To date, only one other fMRI study has been published that investigated the acute effects of THC administration on learning and memory (Bhattacharyya et al., 2009). A normal linear decrease in activity in the parahippocampal gyrus present over repeated encoding blocks was no longer evident after oral THC administration. As in the current study, task performance was unaffected. Because Bhattacharyya and colleagues presented the same stimuli during four blocks of encoding, thereby investigating the effect of THC on learning activity, only the imaging results for the first presentation of stimuli are comparable to our study. These findings are in line with our results in that a THC-induced reduction in encoding activity was found. However, differences in recall activity in the first session were not reported (Bhattacharyya et al., 2009).

This study has several limitations. First, the sample size was relatively small. We therefore cannot exclude the possibility that subtle effects of THC on brain activity have been missed. Second, inclusion of incidental cannabis users, as opposed to nonusers, may have hampered interpretation of the results, as previous cannabis use may have affected the eCB system. The choice for incidental cannabis users was based on ethical grounds (van Hell et al., 2011). Third, absence of significant differences between placebo and THC in performance accuracy may suggest that the memory task used in this study was not an appropriate task to assess memory function. However, we have previously shown that performance on this task correlates inversely with the amount of cannabis used in the year before testing, in heavy cannabis users (Jager et al., 2007), indicating that the task is sensitive to impairment. Finally, nonspecific THC-induced changes on CBF may have confounded our results (Iannetti & Wise, 2007). However, we have designed our study to minimize the influence of this effect by comparing brain activity between task-specific conditions and a closely matched control condition, as the nonspecific effect of THC on blood flow can be expected to be present in all conditions. Furthermore, as we found both significant decreases and increases in activity after THC administration, it is highly unlikely that our findings can be explained by such nonspecific effects.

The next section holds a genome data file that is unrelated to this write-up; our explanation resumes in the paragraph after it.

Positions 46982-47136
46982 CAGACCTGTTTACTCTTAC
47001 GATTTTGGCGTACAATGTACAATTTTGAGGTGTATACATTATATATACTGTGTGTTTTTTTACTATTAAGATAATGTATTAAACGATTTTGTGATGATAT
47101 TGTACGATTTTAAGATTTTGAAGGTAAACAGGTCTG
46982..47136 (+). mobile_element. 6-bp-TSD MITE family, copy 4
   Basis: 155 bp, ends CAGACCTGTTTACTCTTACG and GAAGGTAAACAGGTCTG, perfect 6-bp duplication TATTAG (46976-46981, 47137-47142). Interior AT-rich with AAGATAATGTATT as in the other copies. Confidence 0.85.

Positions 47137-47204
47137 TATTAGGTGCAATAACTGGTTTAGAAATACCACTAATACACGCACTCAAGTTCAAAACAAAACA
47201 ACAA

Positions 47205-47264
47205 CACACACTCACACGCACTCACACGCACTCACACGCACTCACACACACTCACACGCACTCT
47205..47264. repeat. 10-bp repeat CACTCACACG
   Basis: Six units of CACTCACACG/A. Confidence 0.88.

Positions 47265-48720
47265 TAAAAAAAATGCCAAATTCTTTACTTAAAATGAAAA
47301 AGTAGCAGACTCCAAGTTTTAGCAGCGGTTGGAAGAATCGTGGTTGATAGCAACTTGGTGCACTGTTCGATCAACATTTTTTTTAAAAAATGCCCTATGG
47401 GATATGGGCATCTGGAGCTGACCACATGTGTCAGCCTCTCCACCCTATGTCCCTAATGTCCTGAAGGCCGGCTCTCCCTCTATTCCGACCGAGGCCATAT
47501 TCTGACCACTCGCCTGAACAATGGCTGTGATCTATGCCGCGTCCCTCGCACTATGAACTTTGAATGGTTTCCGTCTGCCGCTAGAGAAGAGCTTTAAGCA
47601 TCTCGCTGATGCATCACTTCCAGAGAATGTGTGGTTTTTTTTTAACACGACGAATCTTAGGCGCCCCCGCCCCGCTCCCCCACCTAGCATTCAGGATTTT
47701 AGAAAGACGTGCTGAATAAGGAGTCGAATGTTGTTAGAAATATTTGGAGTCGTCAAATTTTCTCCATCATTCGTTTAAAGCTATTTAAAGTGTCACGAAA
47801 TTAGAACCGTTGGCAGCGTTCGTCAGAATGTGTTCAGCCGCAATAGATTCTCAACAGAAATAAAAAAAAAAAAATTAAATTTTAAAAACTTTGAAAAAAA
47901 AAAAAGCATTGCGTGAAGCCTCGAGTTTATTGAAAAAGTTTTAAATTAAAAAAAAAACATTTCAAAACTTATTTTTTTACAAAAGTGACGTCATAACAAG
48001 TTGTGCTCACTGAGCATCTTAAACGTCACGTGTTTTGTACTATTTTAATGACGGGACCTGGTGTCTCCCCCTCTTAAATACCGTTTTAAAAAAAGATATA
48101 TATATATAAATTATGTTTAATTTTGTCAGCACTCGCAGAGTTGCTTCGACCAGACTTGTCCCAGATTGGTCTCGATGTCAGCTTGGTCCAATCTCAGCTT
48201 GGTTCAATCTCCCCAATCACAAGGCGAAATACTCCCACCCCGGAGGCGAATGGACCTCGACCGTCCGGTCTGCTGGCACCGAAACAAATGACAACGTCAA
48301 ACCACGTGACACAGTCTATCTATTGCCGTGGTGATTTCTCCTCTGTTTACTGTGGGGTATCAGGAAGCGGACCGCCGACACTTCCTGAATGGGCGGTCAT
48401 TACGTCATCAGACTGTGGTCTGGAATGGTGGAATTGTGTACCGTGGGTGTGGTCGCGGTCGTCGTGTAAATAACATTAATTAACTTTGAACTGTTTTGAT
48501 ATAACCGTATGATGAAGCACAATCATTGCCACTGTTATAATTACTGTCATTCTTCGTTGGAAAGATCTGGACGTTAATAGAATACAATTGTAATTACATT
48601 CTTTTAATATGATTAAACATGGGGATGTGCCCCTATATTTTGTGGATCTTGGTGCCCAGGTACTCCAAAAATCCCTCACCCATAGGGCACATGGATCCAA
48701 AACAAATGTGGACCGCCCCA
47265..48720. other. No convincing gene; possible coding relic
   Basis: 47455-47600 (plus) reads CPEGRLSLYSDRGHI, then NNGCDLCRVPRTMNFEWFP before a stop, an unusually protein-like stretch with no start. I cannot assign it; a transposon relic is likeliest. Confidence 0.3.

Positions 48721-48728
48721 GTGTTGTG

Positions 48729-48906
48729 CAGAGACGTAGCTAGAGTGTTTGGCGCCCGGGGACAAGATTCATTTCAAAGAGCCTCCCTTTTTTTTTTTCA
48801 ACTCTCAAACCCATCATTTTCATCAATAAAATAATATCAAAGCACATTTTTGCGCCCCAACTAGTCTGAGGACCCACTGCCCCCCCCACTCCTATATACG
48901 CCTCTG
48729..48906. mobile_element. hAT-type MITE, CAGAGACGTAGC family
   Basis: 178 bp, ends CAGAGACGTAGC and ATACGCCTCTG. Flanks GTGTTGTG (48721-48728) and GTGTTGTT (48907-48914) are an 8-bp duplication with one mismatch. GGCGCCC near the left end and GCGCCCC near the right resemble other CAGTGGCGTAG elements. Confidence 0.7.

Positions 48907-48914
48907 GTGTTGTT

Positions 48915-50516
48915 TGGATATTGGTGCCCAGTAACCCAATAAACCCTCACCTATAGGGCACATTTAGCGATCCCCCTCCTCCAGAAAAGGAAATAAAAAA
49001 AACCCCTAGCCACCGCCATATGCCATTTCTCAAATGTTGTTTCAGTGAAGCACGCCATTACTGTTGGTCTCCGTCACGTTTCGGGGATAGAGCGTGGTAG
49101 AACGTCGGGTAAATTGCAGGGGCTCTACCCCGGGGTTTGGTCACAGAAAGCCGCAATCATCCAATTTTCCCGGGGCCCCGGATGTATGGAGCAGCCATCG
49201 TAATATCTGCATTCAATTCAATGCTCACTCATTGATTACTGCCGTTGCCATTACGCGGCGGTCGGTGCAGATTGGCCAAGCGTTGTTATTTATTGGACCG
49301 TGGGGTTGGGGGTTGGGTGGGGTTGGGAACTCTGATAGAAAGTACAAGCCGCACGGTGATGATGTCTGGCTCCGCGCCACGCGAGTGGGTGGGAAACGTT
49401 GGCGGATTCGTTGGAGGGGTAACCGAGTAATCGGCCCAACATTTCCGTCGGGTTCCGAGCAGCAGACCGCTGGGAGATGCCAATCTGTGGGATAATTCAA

In conclusion, findings reported in this article contribute to the growing body of evidence that suggests the involvement of the eCB system in learning and memory processes. Our results further emphasize the eCB system as a potential novel target for treatment of memory disorders, encouraging further research into novel, eCB-targeting compounds.

Acknowledgments

The Pharmacological Imaging of the Cannabinoid System Study is performed within the framework of Top Institute Pharma Project T5-107. This study is registered in both the EudraCT database (2006-004482-33) and the Clinicaltrials.gov registry database (NCT00628706). We would like to thank Storz and Bickel for kindly supplying the Volcano vaporizer and Annelies Brouwer, Emi Saliasi, David Terburg, and Linda Klumpers for their help with data acquisition and analysis.

Reprint requests should be sent to Nick F. Ramsey, Department of Neurology and Neurosurgery, G.03.124, Rudolf Magnus Institute of Neuroscience, University Medical Center Utrecht, Heidelberglaan 100, 3584 CX Utrecht, the Netherlands, or via e-mail: N.Ramsey@umcutrecht.nl.